- The sender’s reputation
- The relationship between the sender and recipient
Authenticate your email
Domain-based Message Authentication Reporting and Conformance, or DMARC, protects an organization’s trusted domains from spoofing attacks. DMARC validates that the email sender is who they say they are and that they’re authorized to send on the organization’s behalf.
With DMARC, you get visibility into all the email being sent using your email domain, including trusted third-party senders such as Marketo, Salesforce or SurveyMonkey. With this visibility, you can authorize all legitimate senders trying to send email on your behalf—and block any malicious use of your trusted domains to steal money or hurt your brand. Learn more about getting started with DMARC here.
Protect your Very Attacked People™
You might expect the CEO, CFO or the VP of Human Resources to be targeted by BEC and other cyber attacks. But in our research, we have found that lower-level workers can be targeted just as heavily.
It’s easy to see why. Many sensitive documents sent to or received by senior management also at least pass through the email accounts of their support staff. And workers at any rung of the corporate ladder might have access to key data, systems and other resources that attackers want. We call these users Very Attacked People, or VAPs.
To protect them from BEC attacks, your security team needs to identify employees who are especially vulnerable, face an unusually potent mix of attacks, or have privileged access to critical data and systems. You need to apply adaptive controls to these users and watch for signs that their accounts may have been compromised.
Train users to be more resilient and security-aware
Effective security awareness training turns your end users into a strong last line of defense against cyber attacks. All employees need security awareness training, especially your VAPs.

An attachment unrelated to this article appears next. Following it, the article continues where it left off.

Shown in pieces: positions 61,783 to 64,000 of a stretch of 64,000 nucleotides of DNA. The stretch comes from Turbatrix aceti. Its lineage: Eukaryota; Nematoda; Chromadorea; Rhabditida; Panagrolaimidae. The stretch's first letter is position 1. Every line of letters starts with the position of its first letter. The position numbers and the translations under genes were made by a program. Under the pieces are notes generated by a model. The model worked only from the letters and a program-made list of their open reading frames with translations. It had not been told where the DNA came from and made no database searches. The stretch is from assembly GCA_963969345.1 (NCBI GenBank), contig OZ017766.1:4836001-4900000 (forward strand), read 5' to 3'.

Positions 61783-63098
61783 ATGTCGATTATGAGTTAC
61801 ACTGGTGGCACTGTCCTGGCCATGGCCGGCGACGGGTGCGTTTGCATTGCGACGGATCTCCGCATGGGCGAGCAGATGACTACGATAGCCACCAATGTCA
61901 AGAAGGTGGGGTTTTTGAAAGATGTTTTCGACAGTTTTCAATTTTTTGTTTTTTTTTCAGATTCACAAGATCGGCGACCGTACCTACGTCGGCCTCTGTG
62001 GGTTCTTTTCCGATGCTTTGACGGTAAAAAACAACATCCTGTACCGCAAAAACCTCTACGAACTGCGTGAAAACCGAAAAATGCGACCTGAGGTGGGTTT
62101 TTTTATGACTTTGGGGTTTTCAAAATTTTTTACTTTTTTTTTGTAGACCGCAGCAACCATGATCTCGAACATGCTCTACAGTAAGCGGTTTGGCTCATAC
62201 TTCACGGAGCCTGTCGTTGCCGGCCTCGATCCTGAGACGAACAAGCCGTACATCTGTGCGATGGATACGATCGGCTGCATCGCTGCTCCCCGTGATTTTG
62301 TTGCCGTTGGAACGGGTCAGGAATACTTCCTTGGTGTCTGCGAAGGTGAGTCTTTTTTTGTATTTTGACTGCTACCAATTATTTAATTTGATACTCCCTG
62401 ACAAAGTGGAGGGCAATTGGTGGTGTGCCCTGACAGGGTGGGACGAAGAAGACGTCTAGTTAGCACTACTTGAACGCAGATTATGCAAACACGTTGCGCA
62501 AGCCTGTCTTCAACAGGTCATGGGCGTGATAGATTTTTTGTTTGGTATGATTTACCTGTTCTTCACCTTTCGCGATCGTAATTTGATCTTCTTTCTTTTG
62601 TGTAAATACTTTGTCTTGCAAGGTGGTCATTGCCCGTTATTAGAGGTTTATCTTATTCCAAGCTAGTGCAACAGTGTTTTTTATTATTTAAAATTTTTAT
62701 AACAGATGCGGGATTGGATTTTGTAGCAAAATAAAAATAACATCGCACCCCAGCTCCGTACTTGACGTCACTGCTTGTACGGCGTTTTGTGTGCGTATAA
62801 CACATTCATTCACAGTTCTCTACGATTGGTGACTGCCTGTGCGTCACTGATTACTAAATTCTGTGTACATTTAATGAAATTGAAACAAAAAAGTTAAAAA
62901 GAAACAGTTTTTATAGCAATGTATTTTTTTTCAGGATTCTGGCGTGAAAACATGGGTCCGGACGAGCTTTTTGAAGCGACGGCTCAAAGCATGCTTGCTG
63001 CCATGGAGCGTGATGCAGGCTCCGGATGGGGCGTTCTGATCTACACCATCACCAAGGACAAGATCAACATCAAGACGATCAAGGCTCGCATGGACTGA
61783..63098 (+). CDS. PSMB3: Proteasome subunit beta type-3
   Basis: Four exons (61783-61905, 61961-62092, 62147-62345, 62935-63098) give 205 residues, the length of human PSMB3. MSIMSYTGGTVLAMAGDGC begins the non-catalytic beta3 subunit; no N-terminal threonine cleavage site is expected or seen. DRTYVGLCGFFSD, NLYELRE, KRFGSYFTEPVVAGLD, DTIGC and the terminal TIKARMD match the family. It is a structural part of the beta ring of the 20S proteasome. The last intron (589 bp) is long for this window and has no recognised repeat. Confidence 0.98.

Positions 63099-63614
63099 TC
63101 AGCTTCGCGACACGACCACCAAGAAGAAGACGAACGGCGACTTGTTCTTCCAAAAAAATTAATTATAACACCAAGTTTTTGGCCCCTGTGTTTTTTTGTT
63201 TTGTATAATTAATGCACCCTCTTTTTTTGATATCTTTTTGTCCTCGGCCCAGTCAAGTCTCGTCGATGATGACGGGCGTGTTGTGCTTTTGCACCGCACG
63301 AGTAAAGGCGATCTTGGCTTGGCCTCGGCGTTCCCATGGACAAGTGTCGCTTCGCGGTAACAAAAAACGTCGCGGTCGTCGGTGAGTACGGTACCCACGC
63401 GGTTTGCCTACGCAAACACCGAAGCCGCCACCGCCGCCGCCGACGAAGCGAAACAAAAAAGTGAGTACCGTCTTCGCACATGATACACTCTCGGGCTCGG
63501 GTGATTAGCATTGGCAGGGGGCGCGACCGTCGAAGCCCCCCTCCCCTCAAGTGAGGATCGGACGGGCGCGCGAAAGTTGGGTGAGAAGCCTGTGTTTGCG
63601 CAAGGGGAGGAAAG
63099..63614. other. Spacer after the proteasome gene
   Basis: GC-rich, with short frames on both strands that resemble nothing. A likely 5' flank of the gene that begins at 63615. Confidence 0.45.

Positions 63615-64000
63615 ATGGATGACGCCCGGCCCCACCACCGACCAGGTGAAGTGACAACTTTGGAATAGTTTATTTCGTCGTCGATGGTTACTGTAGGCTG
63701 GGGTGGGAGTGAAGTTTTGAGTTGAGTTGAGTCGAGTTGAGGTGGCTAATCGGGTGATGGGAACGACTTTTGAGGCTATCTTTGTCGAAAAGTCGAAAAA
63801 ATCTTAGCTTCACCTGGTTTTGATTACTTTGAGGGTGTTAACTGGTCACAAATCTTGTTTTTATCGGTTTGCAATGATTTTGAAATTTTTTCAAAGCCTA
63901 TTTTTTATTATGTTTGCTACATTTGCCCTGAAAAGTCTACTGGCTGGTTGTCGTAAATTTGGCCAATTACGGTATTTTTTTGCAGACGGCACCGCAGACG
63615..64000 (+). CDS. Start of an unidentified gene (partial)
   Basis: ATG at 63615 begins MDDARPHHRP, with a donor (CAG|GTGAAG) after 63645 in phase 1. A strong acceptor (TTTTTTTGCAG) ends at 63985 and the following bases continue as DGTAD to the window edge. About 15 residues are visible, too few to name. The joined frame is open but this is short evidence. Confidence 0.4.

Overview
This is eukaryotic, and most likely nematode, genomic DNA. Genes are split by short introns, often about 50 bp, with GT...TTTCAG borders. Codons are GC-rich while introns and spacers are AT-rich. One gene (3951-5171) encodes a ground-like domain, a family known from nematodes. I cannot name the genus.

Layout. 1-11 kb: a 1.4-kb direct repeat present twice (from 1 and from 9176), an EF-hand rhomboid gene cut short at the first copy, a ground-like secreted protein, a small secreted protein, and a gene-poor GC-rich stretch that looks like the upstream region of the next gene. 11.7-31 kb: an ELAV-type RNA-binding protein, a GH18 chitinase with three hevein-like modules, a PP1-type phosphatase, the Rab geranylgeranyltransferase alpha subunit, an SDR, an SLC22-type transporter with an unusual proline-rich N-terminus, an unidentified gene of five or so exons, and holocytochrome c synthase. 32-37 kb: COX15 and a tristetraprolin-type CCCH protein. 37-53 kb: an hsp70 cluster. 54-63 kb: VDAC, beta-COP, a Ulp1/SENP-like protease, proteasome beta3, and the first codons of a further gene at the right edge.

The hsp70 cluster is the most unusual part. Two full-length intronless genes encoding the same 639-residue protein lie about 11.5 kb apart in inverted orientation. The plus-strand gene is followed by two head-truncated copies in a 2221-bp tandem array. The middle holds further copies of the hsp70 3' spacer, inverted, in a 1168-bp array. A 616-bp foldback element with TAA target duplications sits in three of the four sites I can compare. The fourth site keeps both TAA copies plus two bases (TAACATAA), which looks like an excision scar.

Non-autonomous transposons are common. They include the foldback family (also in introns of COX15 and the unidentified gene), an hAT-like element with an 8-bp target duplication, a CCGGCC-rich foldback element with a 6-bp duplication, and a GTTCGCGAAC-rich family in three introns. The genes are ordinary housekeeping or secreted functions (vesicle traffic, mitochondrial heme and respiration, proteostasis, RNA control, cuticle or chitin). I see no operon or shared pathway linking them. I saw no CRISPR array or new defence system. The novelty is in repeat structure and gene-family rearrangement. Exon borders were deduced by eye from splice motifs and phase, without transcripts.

Knowledgeable users are key to identifying and stopping BEC and other attacks that slip through perimeter defenses. The best training programs—which should include simulated attacks—are informed by real-world threats and attack techniques.
Consider extending your training regimen to contractors, suppliers, consultants, lawyers, accountants, and anyone else outside your company that has access to your data and systems. These “almost insiders” can be especially vulnerable to BEC attacks from attackers posing as your people.
Automate your organization’s response
As in most cyber attacks, a timely response is critical to stopping or containing BEC threats. When investigating a BEC attack, you will have questions such as:
- Who else received this suspicious message?
- Was the attack aimed at a key department such as finance, the CFO or the entire executive suite?
- Did any targets fall for the scam?
With automated remediation, you can investigate and respond to attacks much faster. Consider solutions that can identify all the people who received the suspicious email and automatically pull those messages.
Want to learn more about BEC attacks and how you can prevent them? Download our guide to Stopping Email Fraud.